An estate plan is about more than distributing your assets to your family or friends. Your estate plan is part of your legacy.
For some, giving assets to loved ones is the central part of their estate plan. However, you may want to show your support to causes that are meaningful to you.
Here’s what you should know about giving to a charity through your estate plan.
Giving before you’re gone
As you look toward retirement and your estate plan, you may be considering your IRA and your required minimum distributions (RMD) once your turn 72. When you start receiving your RMDs from your IRA, the distributions are considered taxable income.
The benefit of giving a portion of your RMD to a charity is that it counts as a Qualified Charitable Distribution (QCD). These charitable distributions are excluded from the taxable part of your IRA distribution, lessening your tax burden.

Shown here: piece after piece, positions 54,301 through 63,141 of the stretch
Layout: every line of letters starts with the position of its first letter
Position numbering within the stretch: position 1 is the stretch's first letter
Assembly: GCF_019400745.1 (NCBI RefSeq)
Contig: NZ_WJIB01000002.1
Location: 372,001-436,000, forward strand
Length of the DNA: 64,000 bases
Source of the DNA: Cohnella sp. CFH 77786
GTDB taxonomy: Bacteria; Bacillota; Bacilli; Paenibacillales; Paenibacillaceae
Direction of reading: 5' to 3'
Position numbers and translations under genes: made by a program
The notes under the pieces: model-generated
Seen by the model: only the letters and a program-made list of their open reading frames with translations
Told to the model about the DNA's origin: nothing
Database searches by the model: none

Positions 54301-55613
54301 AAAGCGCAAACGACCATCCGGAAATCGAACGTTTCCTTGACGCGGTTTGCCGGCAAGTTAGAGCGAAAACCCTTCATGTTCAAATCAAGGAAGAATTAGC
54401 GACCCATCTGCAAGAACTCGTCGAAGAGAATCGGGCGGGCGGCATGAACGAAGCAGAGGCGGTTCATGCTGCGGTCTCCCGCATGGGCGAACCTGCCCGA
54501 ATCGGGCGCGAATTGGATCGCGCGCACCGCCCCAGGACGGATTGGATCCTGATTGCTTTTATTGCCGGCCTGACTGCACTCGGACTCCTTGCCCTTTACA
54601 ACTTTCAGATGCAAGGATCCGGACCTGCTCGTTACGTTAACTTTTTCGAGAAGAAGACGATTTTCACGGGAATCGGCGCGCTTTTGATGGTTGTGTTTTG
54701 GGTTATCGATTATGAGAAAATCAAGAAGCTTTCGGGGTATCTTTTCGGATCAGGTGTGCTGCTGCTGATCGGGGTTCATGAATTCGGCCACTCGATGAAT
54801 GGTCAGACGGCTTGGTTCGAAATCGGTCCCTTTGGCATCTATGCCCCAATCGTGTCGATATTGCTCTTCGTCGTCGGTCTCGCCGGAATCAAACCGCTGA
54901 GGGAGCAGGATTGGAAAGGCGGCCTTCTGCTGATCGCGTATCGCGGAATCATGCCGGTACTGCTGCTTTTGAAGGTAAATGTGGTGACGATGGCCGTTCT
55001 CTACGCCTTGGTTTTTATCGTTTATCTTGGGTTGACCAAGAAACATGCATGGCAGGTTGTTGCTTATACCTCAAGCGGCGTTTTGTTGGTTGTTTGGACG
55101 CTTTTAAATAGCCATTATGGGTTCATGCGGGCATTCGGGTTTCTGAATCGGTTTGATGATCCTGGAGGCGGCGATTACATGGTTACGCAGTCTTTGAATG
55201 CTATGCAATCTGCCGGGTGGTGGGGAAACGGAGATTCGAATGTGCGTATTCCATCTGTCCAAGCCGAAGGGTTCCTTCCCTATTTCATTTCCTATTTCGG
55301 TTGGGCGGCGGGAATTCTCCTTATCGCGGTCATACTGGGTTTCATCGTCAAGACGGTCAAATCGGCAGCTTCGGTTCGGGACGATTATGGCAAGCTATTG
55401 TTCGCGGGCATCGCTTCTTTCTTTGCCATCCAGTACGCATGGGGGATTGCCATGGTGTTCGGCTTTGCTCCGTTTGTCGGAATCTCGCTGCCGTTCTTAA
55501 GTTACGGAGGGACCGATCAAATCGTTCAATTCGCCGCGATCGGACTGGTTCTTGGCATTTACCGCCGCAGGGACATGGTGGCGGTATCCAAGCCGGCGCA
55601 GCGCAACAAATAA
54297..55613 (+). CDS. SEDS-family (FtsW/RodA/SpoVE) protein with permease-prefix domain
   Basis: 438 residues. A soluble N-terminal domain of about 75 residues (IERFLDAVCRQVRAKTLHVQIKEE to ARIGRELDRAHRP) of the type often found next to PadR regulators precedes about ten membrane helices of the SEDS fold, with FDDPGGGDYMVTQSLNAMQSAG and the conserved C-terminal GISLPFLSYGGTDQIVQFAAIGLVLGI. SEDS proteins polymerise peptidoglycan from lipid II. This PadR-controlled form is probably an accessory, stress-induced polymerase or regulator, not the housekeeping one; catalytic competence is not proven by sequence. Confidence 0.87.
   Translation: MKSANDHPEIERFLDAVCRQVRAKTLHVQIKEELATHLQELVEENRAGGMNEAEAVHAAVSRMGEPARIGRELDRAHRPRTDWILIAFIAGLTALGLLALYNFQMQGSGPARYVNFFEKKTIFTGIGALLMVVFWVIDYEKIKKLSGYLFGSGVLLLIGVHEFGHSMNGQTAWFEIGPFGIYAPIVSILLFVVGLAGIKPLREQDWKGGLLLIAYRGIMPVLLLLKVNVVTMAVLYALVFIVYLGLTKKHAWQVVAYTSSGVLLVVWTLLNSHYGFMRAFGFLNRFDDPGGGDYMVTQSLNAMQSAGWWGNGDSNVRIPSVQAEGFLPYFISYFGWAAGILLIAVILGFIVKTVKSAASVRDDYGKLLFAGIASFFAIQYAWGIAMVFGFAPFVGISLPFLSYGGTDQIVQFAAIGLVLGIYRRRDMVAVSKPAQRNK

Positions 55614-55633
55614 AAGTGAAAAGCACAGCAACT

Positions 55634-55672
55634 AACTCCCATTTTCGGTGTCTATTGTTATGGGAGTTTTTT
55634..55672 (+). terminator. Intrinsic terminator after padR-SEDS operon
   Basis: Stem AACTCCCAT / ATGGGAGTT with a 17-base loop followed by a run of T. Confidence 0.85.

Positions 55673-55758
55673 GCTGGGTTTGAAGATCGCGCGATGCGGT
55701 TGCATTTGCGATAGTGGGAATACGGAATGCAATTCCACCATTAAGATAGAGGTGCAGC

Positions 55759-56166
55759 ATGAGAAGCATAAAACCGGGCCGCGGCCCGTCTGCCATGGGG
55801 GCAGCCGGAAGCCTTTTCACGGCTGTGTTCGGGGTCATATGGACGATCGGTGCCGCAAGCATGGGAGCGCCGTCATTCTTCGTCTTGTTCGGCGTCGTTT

Naming a charity in your will is a simple way to give money to a charity. Still, it is essential to pay attention to how you are giving to the charity. When your will simply states to donate a certain amount to a charity, the money may go to a “general fund” rather than to the specific purpose you intend it to benefit.
Before you name a charity in your will, you should talk to a representative from the charity regarding what purposes you can name in your will. If you give money for a purpose the charity cannot fulfill, the group may find it necessary to refuse the donation.